Times were different, and so was management. Paul Fenton was in charge of his first draft. Draft analysts believed Fenton had a great eye for talent when he was with the Nashville Predators. The Wild had three third-round picks after trading Jason Pominville and Alex Tuch. However, they did not have their second-round pick after trading it to the Arizona Coyotes for Martin Hanzal and Ryan White.
The Wild had the 24th overall pick and had lost out on falling offensive dynamo Ryan Merkley. The New York Rangers took Minnesota native and dual-position star K’Andre Miller at 22. With no picks in the second round, Minnesota’s new management took a swing at a sturdy, defense-first defenseman from Sweden.
Unfortunately, they got a little overzealous.
The Wild took Filip Johansson 24th overall. Many fans didn’t know who he was. Experts saw Johansson as a consensus second or third-round pick. He had no business being picked in the first round. Johansson had risen his stock with his mobility and high hockey IQ, but he was still a risky pick in the first round. The Wild were probably worried that he would not be available when they picked next at the start of the third round and gambled on him.
So how did Fenton’s first pick turn out?
Well, Johansson is 23, the Vancouver Canucks own his rights, and he hasn't seen AHL action let alone NHL action yet. Safe to say this wasn’t Minnesota’s best selection. Two of the players the Wild picked after Johansson have been more productive, and a trio of defensemen picked almost immediately after Johansson has had positive impacts in the NHL.
The Wild took Connor Dewar and Jack McBain, and they have succeeded in the NHL. McBain plays in Arizona, but the Wild traded him for a second-round pick that turned into potential game-breaker Hunter Haight. Dewar has been a stable player in Minnesota’s bottom six and a critical part of the penalty kill over the last few years.
Fumbling this pick looked bad at the time, and it looks even worse today. But what could the Wild have gotten with that pick instead? Let’s assume Minnesota was going to go defense with that pick. Who were some notable defensemen taken right after Johansson?
At pick 28, the Rangers took Nils Lundkvist, an offensive defenseman with a lot of potential. Last season, New York traded him to the Dallas Stars for a first-round pick at the start of the year. He hasn’t reached the ceiling that many scouts thought he might have, but there’s been some promise, and time will tell if he can be a reliable offensive defenseman in the NHL. He would fit perfectly as a cheap option on the Wild’s bottom pair with a little more size.
At pick 29, the Toronto Maple Leafs took Rasmus Sandin. He was a bit of an enigma during his time in Toronto. He was streaky and inconsistent defensively, and they traded him to the Washington Capitals for a first-rounder. During his last season stretch in the nation's capital, he exploded into an offensive dynamo, scoring at nearly a point-per-game pace. He put up 15 points in 19 games on Washington’s blueline. That would look great on Minnesota’s D-core, which lacks a real scoring punch.
The last of the picks taken in Johansson’s range was the first pick in the second round. The Buffalo Sabres took Mattias Samuelsson, and he’s been a capable bottom-four defenseman. He’s a stay-at-home, two-way defenseman who provides solid depth for any team. He does not bring much on the offensive side of the puck, with only two goals in over 100 games. But his steady defensive presence would be an excellent asset for Minnesota’s defense right now.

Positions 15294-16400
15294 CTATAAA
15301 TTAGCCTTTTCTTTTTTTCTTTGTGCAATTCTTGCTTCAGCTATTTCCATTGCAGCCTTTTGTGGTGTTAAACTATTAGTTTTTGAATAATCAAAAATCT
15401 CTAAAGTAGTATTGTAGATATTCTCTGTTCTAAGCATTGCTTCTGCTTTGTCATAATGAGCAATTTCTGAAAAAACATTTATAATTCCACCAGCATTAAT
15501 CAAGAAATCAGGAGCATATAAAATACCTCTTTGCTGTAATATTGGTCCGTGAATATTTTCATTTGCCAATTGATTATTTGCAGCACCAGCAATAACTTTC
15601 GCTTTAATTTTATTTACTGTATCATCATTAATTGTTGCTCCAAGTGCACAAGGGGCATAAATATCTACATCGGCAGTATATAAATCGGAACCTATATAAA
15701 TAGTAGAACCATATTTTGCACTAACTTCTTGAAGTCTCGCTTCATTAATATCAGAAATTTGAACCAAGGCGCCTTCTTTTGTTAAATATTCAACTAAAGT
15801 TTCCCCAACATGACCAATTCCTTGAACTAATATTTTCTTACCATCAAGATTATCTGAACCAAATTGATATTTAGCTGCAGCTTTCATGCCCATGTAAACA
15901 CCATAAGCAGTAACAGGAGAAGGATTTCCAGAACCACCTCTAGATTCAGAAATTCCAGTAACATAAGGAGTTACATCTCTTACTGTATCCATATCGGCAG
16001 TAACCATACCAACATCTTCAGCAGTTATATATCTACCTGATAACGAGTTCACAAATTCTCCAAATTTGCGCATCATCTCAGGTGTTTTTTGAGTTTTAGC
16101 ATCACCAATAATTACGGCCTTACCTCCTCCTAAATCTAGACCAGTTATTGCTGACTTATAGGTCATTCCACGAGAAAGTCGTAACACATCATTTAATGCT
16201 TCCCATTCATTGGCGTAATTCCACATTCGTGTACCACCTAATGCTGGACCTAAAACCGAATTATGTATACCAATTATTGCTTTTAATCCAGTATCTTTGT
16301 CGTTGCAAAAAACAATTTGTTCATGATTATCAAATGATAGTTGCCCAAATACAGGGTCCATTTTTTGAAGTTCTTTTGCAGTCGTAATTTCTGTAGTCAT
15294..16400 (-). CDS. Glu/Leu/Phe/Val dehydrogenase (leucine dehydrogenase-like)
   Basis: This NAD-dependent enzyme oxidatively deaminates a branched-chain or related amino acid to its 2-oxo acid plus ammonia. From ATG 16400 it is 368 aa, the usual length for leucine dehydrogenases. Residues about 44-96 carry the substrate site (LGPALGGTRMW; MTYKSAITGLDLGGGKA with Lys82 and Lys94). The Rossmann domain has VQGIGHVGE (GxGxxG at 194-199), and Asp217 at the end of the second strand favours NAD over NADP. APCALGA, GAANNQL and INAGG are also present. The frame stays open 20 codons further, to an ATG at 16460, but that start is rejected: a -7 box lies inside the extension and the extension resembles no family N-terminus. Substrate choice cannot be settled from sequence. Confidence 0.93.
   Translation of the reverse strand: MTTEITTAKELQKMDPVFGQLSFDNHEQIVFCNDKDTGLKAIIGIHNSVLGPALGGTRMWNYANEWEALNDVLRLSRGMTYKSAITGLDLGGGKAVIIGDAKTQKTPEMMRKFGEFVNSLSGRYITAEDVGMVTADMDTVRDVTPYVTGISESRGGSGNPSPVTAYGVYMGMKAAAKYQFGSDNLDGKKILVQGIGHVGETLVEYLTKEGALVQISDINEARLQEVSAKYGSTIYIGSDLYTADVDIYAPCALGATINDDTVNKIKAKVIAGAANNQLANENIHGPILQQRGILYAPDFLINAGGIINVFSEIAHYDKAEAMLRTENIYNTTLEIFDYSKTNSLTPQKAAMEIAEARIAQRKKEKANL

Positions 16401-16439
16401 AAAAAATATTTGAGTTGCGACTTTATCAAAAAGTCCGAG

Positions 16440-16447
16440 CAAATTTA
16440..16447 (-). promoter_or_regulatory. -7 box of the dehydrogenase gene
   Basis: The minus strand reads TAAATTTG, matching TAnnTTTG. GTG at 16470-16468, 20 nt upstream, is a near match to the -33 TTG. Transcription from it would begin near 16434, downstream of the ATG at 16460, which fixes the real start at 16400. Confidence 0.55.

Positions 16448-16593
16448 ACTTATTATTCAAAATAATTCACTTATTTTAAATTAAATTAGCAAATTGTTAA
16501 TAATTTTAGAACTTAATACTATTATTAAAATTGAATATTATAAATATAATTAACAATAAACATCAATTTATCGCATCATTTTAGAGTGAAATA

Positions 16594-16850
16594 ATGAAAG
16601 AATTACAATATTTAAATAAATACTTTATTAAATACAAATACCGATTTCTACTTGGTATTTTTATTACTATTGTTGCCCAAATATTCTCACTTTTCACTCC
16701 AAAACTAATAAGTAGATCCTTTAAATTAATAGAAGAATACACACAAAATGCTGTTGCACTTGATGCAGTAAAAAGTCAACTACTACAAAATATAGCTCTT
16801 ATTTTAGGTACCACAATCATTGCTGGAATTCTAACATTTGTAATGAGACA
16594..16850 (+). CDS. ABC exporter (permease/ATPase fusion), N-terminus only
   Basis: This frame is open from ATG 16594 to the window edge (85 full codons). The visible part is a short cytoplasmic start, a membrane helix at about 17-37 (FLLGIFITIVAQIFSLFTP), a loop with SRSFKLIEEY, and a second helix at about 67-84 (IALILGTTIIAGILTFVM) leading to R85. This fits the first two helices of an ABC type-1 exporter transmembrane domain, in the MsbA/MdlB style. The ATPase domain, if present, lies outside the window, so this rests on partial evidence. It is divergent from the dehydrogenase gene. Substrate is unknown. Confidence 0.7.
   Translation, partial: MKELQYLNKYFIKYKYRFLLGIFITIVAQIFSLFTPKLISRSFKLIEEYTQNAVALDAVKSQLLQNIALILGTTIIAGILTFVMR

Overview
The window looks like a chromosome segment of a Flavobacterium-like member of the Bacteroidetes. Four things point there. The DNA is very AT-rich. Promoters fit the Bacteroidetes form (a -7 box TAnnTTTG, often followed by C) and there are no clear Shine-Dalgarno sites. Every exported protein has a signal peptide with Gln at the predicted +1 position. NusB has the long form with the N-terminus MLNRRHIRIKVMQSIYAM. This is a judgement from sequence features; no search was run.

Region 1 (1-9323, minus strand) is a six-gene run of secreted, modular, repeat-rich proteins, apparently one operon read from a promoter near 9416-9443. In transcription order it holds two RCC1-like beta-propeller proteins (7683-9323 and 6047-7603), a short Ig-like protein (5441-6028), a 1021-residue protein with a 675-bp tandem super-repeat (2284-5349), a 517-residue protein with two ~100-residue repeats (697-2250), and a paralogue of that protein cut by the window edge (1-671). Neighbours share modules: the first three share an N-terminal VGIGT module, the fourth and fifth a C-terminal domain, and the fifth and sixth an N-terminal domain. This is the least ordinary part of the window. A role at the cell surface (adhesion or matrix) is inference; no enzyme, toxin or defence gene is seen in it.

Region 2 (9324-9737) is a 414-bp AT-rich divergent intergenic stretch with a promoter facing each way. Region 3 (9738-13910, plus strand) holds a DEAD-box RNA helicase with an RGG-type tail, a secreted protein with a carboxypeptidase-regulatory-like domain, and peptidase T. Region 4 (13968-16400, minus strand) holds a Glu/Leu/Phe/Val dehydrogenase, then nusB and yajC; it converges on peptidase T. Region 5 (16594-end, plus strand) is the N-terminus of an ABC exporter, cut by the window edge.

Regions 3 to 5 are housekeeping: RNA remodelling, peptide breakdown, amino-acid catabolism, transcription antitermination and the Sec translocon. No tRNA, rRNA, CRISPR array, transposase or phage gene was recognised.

Sean Durzi and Calen Addison are two other defensemen taken later in the second round. The Wild had different management and would probably not have picked either of these shorter defensemen at the time. However, Durzi and Addison have succeeded as puck-moving offensive-defensemen in the NHL. Durzi became a cap casualty for the Los Angeles Kings, and they moved him to Arizona. Durzi put up 65 points in 135 games for Los Angeles. That’s almost half a point-per-game pace, which isn’t bad from a second-rounder.
I know the Wild probably won't take a forward but bear with me. Kirill Marchenko does not even have 60 games in the NHL, but he already has 20 goals, and the Columbus Blue Jackets got him with pick 49 in the second round. Just imagine how fun another Russian sniper on this Minnesota Wild team would be.
Other notable players taken after pick 24:
- Joe Veleno (31st overall, Detroit Red Wings)
- Alexander Romanov (38th overall, Montreal)
- Ryan McLeod (40th overall, Edmonton Oilers)
- Martin Fehérváry (46th overall, Washington)
The Wild received a second-round pick as compensation for not retaining Johansson’s rights. This pick ended up being forward Rieger Lorenz, who is looking to build upon his freshman season at the University of Denver when he only recorded nine points in 37 games on a veteran-filled squad.
Any affordable, team-controlled talent is useful for the cap-strapped Wild. They need young players who are effective to be able to contribute. Having a pick like this work out would have been huge for them.
Taking Filip Johansson is not a back-breaking, franchise-altering mistake by Paul Fenton in his first draft. However, any of the players listed above would be helping the Wild to win games now. Time will tell how Lorenz pans out, but any of these other guys are doing a whole heck of a lot more in the NHL than Johansson.